United States District Court, E.D. Michigan, Southern Division
DANNY P. VINSON, Plaintiff,
WILLIS CHAPMAN, Defendant.
ORDER STAYING CASE PENDING EXHAUSTION OF STATE COURT
TERRENCE G. BERG, UNITED STATES DISTRICT JUDGE.
Petitioner Danny Vinson is a state prisoner at Thumb
Correctional Facility in Lapeer, Michigan. On August 24,
2018, he filed an application for a writ of habeas corpus
under 28 U.S.C. §2254. ECF No. 1. Presently before the
Court is Petitioner's motion to stay these proceedings
and hold his habeas petition in abeyance while he continues
to exhaust state court remedies (ECF No. 11). The Court will
grant the motion so that Petitioner may pursue exhaustion of
his state court remedies.
doctrine of exhaustion of state remedies requires that state
prisoners allow the state courts an opportunity to act on
their claims before they present them to a federal court in a
habeas corpus petition. See 28 U.S.C. §
2254(b)(1), (c); O'Sullivan v. Boerckel, 526
U.S. 838, 842 (1999). This requirement is satisfied if the
prisoner “invok[es] one complete round of the
State's established appellate review process, ”
including a petition for discretionary review in the state
supreme court “when that review is part of the ordinary
appellate review procedure in the State.”
O'Sullivan, 526 U.S. at 847. Accordingly, to
properly exhaust state remedies a prisoner must fairly
present the factual and legal basis for each of his claims to
the state court of appeals and to the state supreme court
before raising those claims in a federal habeas corpus
petition. Wagner v. Smith, 581 F.3d 410, 414-15 (6th
Cir. 2009); cf. Rose v. Lundy, 455 U.S. 509 at 510,
522 (1982) (explaining that a federal court ordinarily must
dismiss a petition containing any unexhausted claims).
Because dismissal of Petitioner's currently pending
habeas petition while he pursues state court remedies could
result in a subsequent petition being barred by the one-year
statute of limitations, the Court will instead hold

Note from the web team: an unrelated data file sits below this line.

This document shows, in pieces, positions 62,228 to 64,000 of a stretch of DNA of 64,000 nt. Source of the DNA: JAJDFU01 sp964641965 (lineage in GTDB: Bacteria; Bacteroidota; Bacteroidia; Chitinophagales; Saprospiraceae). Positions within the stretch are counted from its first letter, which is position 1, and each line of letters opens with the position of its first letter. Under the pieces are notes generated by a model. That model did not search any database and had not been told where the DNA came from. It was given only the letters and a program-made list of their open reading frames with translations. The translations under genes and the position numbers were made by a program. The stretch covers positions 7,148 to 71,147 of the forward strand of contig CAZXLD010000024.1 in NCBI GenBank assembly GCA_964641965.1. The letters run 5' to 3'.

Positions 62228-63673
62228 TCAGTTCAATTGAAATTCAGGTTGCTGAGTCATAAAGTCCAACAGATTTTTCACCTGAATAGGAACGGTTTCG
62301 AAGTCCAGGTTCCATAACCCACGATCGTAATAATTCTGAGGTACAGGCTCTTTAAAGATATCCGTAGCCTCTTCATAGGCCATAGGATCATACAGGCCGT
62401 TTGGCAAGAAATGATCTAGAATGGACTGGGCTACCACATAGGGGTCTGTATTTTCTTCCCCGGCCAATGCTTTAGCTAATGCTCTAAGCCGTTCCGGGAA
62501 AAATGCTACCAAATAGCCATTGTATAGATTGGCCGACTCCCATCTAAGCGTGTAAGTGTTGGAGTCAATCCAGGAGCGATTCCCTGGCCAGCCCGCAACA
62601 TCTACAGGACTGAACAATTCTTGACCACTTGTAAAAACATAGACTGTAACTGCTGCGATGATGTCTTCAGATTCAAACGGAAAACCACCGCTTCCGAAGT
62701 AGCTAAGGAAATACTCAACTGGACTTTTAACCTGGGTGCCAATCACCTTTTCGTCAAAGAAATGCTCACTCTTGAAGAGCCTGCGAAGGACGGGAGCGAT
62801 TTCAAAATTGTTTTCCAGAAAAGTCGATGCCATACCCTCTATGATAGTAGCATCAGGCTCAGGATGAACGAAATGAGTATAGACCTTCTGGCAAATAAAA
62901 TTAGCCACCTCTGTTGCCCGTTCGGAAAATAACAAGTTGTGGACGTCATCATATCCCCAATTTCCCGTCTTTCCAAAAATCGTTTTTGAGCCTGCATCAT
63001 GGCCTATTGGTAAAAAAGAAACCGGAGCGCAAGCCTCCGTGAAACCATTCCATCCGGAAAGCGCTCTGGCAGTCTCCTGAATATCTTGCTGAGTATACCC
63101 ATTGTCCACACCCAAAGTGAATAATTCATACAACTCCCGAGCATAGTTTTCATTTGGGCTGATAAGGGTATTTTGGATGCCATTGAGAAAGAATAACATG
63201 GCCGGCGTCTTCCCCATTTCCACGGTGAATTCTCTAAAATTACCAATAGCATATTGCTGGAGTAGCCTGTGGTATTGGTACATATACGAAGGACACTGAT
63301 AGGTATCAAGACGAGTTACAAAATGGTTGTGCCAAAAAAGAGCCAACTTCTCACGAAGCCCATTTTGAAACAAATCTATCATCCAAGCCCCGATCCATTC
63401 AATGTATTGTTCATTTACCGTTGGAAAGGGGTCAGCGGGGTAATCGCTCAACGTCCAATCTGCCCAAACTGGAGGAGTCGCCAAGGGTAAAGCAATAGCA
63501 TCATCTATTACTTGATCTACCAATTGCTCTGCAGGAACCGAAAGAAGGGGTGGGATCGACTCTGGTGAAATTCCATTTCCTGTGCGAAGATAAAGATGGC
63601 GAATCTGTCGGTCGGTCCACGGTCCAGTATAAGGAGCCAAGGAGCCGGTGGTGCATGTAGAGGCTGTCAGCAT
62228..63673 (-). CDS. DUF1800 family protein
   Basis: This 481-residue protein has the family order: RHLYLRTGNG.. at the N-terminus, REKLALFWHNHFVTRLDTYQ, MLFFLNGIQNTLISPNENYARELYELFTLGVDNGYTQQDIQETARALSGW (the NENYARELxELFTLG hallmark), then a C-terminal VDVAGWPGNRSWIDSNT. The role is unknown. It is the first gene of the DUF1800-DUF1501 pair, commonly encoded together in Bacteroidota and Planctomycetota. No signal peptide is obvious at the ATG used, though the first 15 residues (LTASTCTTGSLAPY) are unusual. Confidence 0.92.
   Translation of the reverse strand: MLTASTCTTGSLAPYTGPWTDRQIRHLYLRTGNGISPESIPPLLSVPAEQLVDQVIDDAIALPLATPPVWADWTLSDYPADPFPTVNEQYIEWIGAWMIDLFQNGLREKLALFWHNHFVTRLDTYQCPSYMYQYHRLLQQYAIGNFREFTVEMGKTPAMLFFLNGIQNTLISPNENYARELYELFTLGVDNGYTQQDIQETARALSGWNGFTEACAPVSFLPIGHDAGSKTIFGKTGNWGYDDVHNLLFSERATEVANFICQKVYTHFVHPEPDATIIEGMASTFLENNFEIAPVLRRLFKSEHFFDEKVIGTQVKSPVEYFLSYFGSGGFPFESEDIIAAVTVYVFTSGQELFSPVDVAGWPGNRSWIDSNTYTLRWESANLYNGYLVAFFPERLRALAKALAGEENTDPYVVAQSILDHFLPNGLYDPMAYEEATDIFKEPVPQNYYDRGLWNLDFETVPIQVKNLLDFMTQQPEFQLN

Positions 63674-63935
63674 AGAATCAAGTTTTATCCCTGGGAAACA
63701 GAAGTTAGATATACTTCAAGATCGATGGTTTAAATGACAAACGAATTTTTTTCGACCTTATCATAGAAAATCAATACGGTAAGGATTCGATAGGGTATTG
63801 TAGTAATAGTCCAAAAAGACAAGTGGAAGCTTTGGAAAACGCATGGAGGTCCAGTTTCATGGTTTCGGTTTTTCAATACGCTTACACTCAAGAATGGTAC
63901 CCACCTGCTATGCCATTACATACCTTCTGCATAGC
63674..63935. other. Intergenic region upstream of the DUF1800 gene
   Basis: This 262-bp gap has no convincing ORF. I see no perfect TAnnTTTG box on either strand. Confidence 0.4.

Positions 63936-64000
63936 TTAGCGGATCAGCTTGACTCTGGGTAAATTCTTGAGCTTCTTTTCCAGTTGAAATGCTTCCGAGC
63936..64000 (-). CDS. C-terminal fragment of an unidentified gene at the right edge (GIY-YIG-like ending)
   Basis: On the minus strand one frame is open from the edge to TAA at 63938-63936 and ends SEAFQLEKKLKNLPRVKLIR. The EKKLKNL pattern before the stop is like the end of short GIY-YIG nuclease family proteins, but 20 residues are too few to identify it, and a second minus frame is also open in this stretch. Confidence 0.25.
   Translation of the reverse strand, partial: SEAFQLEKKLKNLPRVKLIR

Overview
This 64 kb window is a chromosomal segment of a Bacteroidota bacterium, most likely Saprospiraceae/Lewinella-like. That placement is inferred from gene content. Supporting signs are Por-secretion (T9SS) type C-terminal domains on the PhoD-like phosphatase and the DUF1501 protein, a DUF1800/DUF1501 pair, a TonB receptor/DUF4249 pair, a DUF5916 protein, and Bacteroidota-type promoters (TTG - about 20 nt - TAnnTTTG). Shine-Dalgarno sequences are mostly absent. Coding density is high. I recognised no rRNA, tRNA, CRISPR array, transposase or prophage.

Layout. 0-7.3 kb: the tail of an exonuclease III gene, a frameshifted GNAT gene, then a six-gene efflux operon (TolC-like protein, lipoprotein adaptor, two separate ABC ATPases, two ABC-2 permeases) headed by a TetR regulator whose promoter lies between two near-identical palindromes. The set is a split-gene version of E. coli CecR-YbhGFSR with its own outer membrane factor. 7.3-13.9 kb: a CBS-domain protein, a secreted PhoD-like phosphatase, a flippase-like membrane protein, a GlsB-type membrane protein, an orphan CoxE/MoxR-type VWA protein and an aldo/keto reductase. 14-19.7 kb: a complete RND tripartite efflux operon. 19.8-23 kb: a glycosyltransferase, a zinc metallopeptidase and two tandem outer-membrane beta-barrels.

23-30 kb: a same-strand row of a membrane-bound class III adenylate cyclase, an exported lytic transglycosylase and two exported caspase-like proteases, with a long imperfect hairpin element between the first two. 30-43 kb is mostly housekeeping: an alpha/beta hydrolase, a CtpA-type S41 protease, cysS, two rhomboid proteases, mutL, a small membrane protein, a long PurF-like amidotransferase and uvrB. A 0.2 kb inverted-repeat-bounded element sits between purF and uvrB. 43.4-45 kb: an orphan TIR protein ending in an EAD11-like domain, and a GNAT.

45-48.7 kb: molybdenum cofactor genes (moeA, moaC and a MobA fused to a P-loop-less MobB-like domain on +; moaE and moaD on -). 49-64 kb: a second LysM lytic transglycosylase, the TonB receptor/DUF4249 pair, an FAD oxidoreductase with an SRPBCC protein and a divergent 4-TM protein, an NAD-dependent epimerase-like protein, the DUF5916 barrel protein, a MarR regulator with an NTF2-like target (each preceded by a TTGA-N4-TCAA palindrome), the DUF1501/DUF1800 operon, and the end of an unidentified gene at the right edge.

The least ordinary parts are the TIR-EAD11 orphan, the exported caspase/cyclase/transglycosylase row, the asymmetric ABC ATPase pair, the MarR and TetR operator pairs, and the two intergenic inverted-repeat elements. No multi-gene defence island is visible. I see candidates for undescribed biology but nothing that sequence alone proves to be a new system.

Petitioner's habeas petition in abeyance until he
finishes the process of exhausting state court
post-conviction remedies. See 28 U.S.C. §
United States Supreme Court has approved a “stay and
abeyance” procedure that allows district courts to stay
federal court proceedings and hold a habeas petition in
abeyance while the petitioner pursues state remedies for his
or her unexhausted claims. See Rhines v. Weber, 544
U.S. 269, 275 (2005). Federal district courts ordinarily have
authority to issue stays, and courts in this district have
permitted habeas petitioners to stay fully exhausted habeas
claims pending the exhaustion of other claims in state court.
See, e.g., Foster v. Winn, No. 15-12265,
2017 WL 4296602 (E.D. Mich. Sep. 28, 2017); Thomas v.
Stoddard, 89 F.3d 937 (E.D. Mich. 2015); see also
Mena v. Long, 813 F.3d 907, 910 (9th Cir. 2016) (holding
that a district court has discretion to issue stays in cases
of fully exhausted petitions). After the prisoner exhausts
his state court remedies, the federal court can lift its stay
and allow the petitioner to proceed in federal court.
Id. at 275-76. This procedure normally is available
when the petitioner had good cause for the failure to exhaust
his state court remedies, the unexhausted claims are
potentially meritorious, and the petitioner is not engaged in
abusive litigation tactics. Id. at 278. If the
prisoner satisfies those conditions, the district court
should stay, rather than dismiss, the petition. Id.
Petitioner's habeas petition contains several claims that
appear to be exhausted, including claims for prosecutorial
misconduct, ineffective assistance of counsel, improper
judicial fact-finding, and impermissible use of prior bad act
evidence at trial. ECF No. 1 PageID.2. He has not provided
the Court with information about the unexhausted claims he is
now pursuing through the state court system but the Court has
no reason to believe those claims are plainly meritless, nor
does Petitioner appear to be engaged in intentionally
dilatory litigation tactics. The Court concludes that it
would not be an abuse of discretion to stay this case while
Petitioner continues to exhaust his state court remedies. The
Court therefore grants Petitioner's motion to hold this
case in abeyance.
motion to hold his petition for a writ of habeas corpus in
abeyance pending exhaustion of his state court remedies is
hereby GRANTED. Petitioner shall notify this
Court of the Michigan Supreme Court's decision on his
state post-conviction proceedings within 60 days of that
court's ruling. If Petitioner wishes to amend his habeas
corpus petition after he has finished exhausted state court
remedies, he must do within 60 days of the Michigan Supreme
Court's decision on his additional request for
post-conviction relief. Failure to comply with this order
could result in the dismissal of this case. Calhoun v.
Bergh, 769 F.3d 409, 411 (6th Cir. 2014).